Maritime Museum. It’s free to see the exhibits (costs $$$ to tour the ships) and there is a toddler/infant play area on the main floor so you can divide and conquer.
After one week in Sydney, we hopped a plane to Tasmania. As all things, our morning didn’t go off without a hitch. We had booked ahead for two Ubers as we did not think that one Uber, even an extra capacity Uber, could fit all 6 of us and our luggage. The Uber that I ordered, showed up promptly. Mike’s Uber, on the other hand, didn’t show up at all. I had changed by SIM card over for an Australian one and gotten an Australian phone number. Mike was still using his U.S. SIM card. Turns out, his Uber app automatically made the time of pick-up, based on Seattle time, not Sydney time. So his Uber showed up….18 hours later! I loaded into the first Uber with Belles and Zach and Mike, Alexis, and Cadence took a taxi. Thankfully we gave ourselves lots of extra time so we made the flight without a hitch.
We flew into Launceston, which is in North Tasmania and picked up our rental car. We stopped for lunch in Evanston on our way to our first rental house in Bicheno, which is on the East Coast of Tasmania, about 2 hours from the airport. Our rental house was perfect and I highly recommend it. It was two stories with a fenced backyard. There were three bedrooms on the main floor plus a toddler bed and full sized futon on the second floor. It was one block walk from main street and there was a restaurant right next door to our backyard which meant that one night, we put the babies to bed and left the big girls to “babysit” while we sat on the other side of the fence, in full view of the house and had a a “date”.
Bicheno and Northeast Coast, Tasmania:
* We loved our rental house in Bicheno. It had a lot of space, comfortable beds, a great fenced back yard, and was walking distance to the town and beach. Great location to explore the upper and middle East Coast. https://www.airbnb.co.nz/rooms/13701486
-The Bicheno Blowhole is a wonderful natural rocky formation which blows water high into the sky as the waves come in from the ocean. In the tide pools, there are starfish, sea stars, and crabs. The kids had fun exploring. From the Blowhole, there is a decently marked walking path that takes you along the ocean to The Gultch which we walked later in the week.
-Bicheno Foreshore Walk is a great way to explore the shoreline around Bicheno. It starts at the Blowhole and goes to The Gulch. It’s well marked and pretty easy to do, although it is not stroller friendly in several parts.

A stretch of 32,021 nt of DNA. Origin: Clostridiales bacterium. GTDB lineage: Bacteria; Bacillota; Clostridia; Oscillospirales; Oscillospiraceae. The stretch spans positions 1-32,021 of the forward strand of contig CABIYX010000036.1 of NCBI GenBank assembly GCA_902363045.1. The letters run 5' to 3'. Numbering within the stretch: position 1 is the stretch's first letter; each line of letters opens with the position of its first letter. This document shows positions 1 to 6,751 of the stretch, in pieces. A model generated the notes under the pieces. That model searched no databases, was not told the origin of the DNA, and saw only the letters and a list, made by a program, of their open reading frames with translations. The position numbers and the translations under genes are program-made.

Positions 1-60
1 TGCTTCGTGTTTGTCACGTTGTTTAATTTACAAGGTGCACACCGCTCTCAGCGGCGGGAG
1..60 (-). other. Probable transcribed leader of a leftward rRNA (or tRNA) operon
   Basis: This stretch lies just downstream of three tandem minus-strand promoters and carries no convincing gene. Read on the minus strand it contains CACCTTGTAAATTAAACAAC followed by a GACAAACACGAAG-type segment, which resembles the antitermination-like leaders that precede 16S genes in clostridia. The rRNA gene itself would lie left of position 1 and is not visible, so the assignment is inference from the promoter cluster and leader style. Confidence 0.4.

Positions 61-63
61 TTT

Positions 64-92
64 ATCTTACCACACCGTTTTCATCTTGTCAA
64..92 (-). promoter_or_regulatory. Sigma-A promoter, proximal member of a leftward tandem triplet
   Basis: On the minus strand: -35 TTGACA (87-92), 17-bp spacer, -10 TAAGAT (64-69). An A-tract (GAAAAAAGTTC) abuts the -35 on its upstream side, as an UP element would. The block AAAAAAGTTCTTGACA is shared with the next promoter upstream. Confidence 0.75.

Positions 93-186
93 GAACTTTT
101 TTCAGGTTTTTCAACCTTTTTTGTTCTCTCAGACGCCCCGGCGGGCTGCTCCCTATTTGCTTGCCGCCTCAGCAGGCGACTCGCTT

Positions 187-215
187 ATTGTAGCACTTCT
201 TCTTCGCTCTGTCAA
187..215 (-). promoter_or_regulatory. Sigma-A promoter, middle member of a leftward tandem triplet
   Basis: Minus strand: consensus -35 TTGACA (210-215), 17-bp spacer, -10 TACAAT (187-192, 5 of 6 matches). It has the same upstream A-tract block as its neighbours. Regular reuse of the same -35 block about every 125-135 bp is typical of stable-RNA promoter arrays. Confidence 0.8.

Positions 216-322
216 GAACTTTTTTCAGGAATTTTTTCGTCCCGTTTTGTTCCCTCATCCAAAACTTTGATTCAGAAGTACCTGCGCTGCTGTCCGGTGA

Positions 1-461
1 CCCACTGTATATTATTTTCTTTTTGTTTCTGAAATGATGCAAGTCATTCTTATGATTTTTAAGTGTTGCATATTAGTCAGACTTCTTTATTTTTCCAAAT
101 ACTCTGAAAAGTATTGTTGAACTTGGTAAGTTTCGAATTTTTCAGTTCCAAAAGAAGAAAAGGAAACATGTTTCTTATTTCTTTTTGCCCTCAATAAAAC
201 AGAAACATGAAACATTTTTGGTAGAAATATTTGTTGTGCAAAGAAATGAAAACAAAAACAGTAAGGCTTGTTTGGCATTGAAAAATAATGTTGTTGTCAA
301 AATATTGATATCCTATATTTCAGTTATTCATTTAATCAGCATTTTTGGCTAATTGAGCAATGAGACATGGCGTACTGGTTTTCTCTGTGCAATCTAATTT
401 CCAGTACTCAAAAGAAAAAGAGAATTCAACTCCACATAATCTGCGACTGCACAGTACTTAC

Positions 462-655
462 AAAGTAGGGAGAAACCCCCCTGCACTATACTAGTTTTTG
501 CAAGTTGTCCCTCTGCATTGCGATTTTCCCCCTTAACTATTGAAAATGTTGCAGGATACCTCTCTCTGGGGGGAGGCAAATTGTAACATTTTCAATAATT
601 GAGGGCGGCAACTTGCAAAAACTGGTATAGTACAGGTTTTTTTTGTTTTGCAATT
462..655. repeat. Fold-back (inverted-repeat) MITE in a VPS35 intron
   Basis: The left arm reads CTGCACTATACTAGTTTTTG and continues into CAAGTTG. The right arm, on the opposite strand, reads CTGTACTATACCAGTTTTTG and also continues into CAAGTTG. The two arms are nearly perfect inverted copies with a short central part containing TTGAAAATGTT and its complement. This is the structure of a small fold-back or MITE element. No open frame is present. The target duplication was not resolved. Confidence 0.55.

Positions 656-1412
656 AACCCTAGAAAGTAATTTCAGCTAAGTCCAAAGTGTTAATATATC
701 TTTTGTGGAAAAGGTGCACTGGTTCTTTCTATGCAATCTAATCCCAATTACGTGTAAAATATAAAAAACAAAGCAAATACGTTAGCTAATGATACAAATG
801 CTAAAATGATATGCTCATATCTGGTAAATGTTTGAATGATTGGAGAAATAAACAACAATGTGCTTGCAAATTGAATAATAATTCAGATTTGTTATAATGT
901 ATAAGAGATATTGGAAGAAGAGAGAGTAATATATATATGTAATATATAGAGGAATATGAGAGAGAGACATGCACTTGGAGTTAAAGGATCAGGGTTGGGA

-East Coast Natureworld is a fantastic nature park in Bicheno. You could purchase animal feed at the front desk for $1/bag to feed the free roaming birds and kangaroo. Within minutes, we were surrounded by hungry kangaroo, many of whom had joeys in their pouches! Zach was smitten while Cadence was initially terrified! They have scheduled animal feeding times where a trainer comes out and gives some information about the respective animal. We were able meet a couple Tasmanian Devils, some spotted squolls, sugar glider, possoms (which are not the same as the American opossum), and then got to meet and pet a wombat. Also in the park are echidna, emu, and wallabies as well as a bunch of native birds. It was a huge hit with kids and adults alike.
-Penguins! One thing that Bicheno is known for, is Fairy Penguins which are the smallest penguins in the world. They come ashore in the evening to nest and feed their young. While there are organized, paid, Fairy Penguin tours available, we opted to just head to the beach on our own just after sunset and were able to see the little guys waddling about free of charge and at our own pace. For what it’s worth, we heard that the organized tours were great and informative, we just knew that that our children wouldn’t sit through a 90 minute presentation, that started at 8pm, on a cold beach.
-Bay of Fires. About one hour drive from Bicheno. Unless you like really windy, narrow roads, I recommend that you take the coastal road to St. Helens and not the one over Elephant Pass. It’s faster too. The beaches are gorgeous white sands that squeak when you walk on them, like most places in Tasmania.
- Freycinet National Park. There is a beautiful hike to an overlook over Wineglass Bay. You can continue down to Wineglass Bay, if you have the time and stamina. With our littles, that was not an option. There are wallabies in the car park and we even saw a wallaby at the overlook with a joey in it’s pouch. As for National Park passes, there are a variety of options based on how many parks you plan to go to in Tasmania. If you plan to go to more than one, then it might be worth it to get the unlimited park pass. Otherwise, pay as you go would be the cheaper option.
-Denison Beach and The Porches. Just North of Bicheno, park in the very last car park for this beach. There are about 5 different car parks spread out over a few miles. If you walk about 30 minutes up the beach from the last car park, you’ll come across The Porches, which is a beautiful area of sandstone cliffs that have been carved by the ocean into little pockets. It was isolated and gorgeous.
-Glass Bottom Boat Tour, Bicheno. From the Gulch, there are daily Glass Bottom Boat trips. In the Summer, the water visibility goes down secondary to the algae that grows when the ocean water gets warmer. The owner and operator is very well informed about Bicheno history and ocean life. We did not see many fish, but we did see a bunch of Humpback Whales. He took the boat out closer to them and watching them breech was the highlight of our boat trip. Usually you can see seals out on the rocks too and dolphins, but we saw neither. The fish and chip shop at The Gulch was delicious, except for the kids’ meal where the fish bites were really really fishy.